Fat Al Gore Colludes with Banksters in the Midwest

There’s an ominous storm brewing in flyover country that may amount to little more than higher food and fuel prices, or may amount to something else.

First there’s the drought. Last week’s heat wave and the last month’s dry weather hit just as much of America’s corn crop was set to pollinate. And if the corn doesn’t pollinate, it never grows kernels. Even as I’ve been writing this post, USDA sharply cut forecasts for the corn harvest.

As a result, corn prices (soy prices too) are rising sharply. Which will, for better and worse, have repercussions on all the aspects of our super-processed life that relies on corn.

“The drought of 2012 will be one for the records,” said Peter Meyer, the senior director for agricultural commodities at PIRA Energy Group in New York, who forecasts a drop in output to 11 billion bushels if the hot, dry spell lasts another three weeks. “Whether it’s ethanol or livestock, no one is immune from this impending disaster. The ramifications will be widespread, affecting everything from your food to your gasoline.”

And all that’s before any follow-on effects, if the drought continues. Even in Grand Rapids, we’ve had some unusual fires. Rivers that were experiencing historic floods last year are approaching record lows this year; traffic on the Mississippi has already slowed.

Yet all that–even with our country’s industrialized reliance on corn–might be no more concerning than other droughts, such last year’s drought in Texas.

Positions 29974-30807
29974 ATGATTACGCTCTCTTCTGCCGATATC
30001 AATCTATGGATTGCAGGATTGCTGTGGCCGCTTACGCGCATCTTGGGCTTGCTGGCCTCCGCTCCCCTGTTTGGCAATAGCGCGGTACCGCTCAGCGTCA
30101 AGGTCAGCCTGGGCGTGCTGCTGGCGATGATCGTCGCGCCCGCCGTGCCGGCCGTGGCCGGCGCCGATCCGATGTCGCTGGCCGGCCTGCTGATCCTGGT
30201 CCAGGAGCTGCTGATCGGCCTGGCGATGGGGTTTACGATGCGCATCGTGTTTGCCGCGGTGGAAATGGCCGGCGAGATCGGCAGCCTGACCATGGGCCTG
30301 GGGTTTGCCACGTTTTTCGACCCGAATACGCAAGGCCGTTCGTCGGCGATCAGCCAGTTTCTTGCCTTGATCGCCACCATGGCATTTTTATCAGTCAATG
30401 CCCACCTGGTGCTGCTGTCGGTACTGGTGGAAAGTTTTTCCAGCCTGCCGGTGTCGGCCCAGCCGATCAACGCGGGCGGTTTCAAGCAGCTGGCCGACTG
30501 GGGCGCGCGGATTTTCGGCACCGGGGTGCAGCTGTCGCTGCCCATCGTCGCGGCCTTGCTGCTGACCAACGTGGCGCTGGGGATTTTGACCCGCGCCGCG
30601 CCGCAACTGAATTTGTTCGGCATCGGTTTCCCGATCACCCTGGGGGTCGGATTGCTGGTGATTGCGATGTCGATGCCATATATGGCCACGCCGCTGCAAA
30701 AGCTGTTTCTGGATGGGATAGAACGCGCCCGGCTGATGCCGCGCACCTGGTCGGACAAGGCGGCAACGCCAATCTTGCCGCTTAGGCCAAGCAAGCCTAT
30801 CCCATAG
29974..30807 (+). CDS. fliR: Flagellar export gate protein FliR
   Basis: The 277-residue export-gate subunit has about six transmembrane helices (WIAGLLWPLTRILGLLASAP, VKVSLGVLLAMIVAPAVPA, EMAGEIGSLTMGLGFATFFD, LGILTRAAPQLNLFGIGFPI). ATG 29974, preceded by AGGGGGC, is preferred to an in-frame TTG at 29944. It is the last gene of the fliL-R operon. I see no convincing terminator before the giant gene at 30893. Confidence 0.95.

Meanwhile, banksters keep stealing farmers’ money–first via MF Global and now with Peregrine.

The U.S. futures industry reeled as regulators accused Iowa-based PFGBest of misappropriating more than $200 million in customer funds for more than two years, a new blow to trader trust just months after MF Global’s collapse.

Read more

America’s Power Couple: Samantha Power Fights Atrocities, Cass Sunstein Defends Child Labor

These two things happened in the same week.

On Monday, Obama rolled out his Atrocities Prevention Board. While in reality, this appears an excuse to sanction Israel’s enemies, in theory at least, it’s an initiative to find alternative tools to prevent the massacres of women and … children.

Obama put Samantha Power in charge of this effort.

On Thursday, Obama’s Labor Department withdrew rules designed to prevent kids under the age of 16 from being paid to perform dangerous farm jobs.